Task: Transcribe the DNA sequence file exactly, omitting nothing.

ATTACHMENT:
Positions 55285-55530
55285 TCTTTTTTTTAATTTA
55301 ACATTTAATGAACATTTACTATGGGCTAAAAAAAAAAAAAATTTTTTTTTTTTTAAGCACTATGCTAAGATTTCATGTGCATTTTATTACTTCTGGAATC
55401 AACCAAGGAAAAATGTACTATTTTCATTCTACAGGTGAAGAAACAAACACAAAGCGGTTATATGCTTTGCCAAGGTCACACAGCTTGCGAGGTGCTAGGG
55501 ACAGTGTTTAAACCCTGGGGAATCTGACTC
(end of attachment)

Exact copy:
Positions 55285-55530
55285 TCTTTTTTTTAATTTA
55301 ACATTTAATGAACATTTACTATGGGCTAAAAAAAAAAAAAATTTTTTTTTTTTTAAGCACTATGCTAAGATTTCATGTGCATTTTATTACTTCTGGAATC
55401 AACCAAGGAAAAATGTACTATTTTCATTCTACAGGTGAAGAAACAAACACAAAGCGGTTATATGCTTTGCCAAGGTCACACAGCTTGCGAGGTGCTAGGG
55501 ACAGTGTTTAAACCCTGGGGAATCTGACTC